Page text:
Tamboran Resources (TBN) is focused on delivering production of gas next year from its Beetaloo Basin Gas Field in the Northern Territory.
The scale of Tamboran’s gas resource is such that it will be supplying not only the Northern Territory and Australia’s eastern states, but also exporting LNG internationally out of Darwin.
The company’s MD and CEO Joel Riddle said it had been estimated the entire Beetaloo Basin had about 500 trillion cubic feet (TCF) of prospective gas resources, which could be enough to supply Australia’s East Coast domestic market for 500 years.
The size and quality of the gas in the Beetaloo Basin has been compared to the Marcellus shale gas reservoir in the United States, one of the largest and most prolific shale gas plays in the world.
“Tamboran has approximately 150 TCF of net 2U prospective gas resources,” Mr Riddle said.
“The potential here is to supply Australia’s undersupplied eastern states and to export LNG internationally out of Darwin, via the Company’s recently announced 6.6 MTPA Northern Territory LNG development.”
Tamboran Resources secured two memorandums of understanding for offtake with BP (Singapore) and Shell (Eastern Trading) last month. Each will buy up to 2.2 million tonnes of LNG a year for two decades, once the company commences LNG production. It also has a Gas Sales Agreement for domestic gas sales with Origin Energy.
In a significant milestone towards developing its LNG capabilities, Tamboran recently secured a strategic site at Middle Arm Sustainability Development Precinct in Darwin. Tamboran has NT Government-granted exclusivity over 170 hectares of land within the site, which has potential to house a 6.6 million tonne per annum LNG project.
The enormous scale of the low reservoir CO2 natural gas Basin means that there’s potential to deliver large and scalable volumes – over the long term – to international markets.
“Our NTLNG development has potential to supply gas to the Asia Pacific region to support a transition from coal-fired power to gas and renewables,” Mr Riddle said.
“Importantly, gas will not only support energy transition through the replacement of coal, it will also play a key role in global food production, via manufacturing of urea and other fertilizers, as well as other industrial processes including glass and plastics used in future electric vehicles.
“We look forward to progressing our agreements with BP and Shell, which are two of the world’s largest LNG portfolio trading and energy companies and are providing important and credible counterparties for Tamboran as we progress financing discussions.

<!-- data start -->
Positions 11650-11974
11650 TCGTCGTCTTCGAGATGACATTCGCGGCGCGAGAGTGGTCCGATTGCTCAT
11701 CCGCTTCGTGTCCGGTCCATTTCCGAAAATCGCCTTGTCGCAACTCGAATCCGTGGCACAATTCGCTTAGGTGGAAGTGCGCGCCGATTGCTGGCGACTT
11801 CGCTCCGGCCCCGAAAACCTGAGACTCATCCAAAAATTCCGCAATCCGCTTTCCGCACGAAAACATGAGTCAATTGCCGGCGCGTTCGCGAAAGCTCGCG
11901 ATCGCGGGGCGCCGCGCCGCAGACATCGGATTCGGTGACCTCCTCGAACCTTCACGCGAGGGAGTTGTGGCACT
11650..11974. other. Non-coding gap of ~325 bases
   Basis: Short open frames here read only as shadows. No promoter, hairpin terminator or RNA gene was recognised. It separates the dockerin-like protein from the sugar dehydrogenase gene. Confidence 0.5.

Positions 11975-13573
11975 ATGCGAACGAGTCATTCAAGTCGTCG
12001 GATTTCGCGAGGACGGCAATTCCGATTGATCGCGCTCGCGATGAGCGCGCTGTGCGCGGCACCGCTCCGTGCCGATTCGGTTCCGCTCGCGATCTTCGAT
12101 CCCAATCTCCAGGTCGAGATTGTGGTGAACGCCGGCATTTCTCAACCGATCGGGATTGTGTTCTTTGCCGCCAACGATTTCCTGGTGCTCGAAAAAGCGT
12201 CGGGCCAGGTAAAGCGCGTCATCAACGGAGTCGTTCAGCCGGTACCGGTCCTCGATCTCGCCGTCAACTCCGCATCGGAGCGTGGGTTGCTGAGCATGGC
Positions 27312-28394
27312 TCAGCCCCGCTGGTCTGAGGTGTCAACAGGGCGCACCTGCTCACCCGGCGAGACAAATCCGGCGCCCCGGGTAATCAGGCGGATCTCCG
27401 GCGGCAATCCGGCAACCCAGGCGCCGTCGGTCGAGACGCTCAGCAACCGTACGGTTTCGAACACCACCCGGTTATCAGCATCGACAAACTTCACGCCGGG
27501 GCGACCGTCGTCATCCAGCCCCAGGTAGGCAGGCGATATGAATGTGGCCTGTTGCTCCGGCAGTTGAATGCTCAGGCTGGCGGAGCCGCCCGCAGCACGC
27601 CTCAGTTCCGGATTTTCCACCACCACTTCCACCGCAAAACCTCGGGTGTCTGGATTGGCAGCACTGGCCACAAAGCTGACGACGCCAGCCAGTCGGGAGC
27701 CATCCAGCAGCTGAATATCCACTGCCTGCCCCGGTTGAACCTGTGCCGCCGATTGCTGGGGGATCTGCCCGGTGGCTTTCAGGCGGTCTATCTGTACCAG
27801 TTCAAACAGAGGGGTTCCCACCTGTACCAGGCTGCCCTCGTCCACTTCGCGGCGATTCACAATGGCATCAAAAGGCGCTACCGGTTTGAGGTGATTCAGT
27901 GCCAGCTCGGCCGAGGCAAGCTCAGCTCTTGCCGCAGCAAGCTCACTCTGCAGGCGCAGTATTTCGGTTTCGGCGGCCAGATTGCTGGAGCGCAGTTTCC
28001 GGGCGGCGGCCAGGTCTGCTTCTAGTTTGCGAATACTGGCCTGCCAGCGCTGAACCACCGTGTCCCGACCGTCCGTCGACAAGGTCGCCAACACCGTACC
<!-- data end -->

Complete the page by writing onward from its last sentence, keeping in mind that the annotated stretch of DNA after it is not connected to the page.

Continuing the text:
“We have also made a commitment to deliver early gas from the Beetaloo Basin to the domestic NT market. It’ll be the first step towards fulfilling our promise to provide remote communities – currently reliant on diesel for fuel and electricity generation – with alternative and affordable cleaner fuel.”
Tamboran’s selected APA Group (ASX:APA) as its preferred gas transmission pipeline partner. APA will build three pipelines to connect Tamboran’s Beetaloo Basin gas field to Darwin as well as to the East Coast domestic gas market. This work will commence over the next twelve months, with APA Group funding $10 million to progress approvals and studies.
Tamboran Resources is undertaking a $5 million SPP which closes later this month (July 27) to provide shareholders the opportunity to increase their holdings at the same 18-cent price as investors in the recently completed $53.2 million Placement. As part of that raise, Texan billionaire and third generation oil and gas investor, Bryan Sheffield, upped his stake by another $14.7 million to more than 15 per cent of Tamboran Resources.
“Our largest shareholder, shale entrepreneur Bryan Sheffield is well known in the US, having founded his own oil and gas company, Parsley Energy, which sold to Pioneer Natural Resources for more than US$8 billion,” Mr Riddle said.
“There are also a few additional long-term view, US-based, energy specialist funds that took part and they’re all the right kind of shareholders that Tamboran really needs – they represent a lot of smart money – these investors understand global gas markets.
“This really is a vote of confidence in the Beetaloo Basin’s resource and Tamboran’s potential.”
The funds will be used for further drilling at Tamboran’s Shenandoah South and Amungee well sites within the Beetaloo Basin.
“We are fully focused on delivering commercial flow rates from the Shenandoah South and Amungee areas,” Mr Riddle said.
“De-risking of these two areas provides us with optionality for initial production via mini-LNG as early as 2024, and the proposed pilot development will target first production by the end of 2025.”
Evaluation of the flow testing at the Tanumbirini 2H and 3H wells (Santos-operated EP161), in which Tamboran holds a 25 per cent interest, was undertaken over the first half of 2023. Independent modelling suggests a 20-year recovery of about 16.8 billion cubic feet (BCF) and 18.5 BCF respectively per well.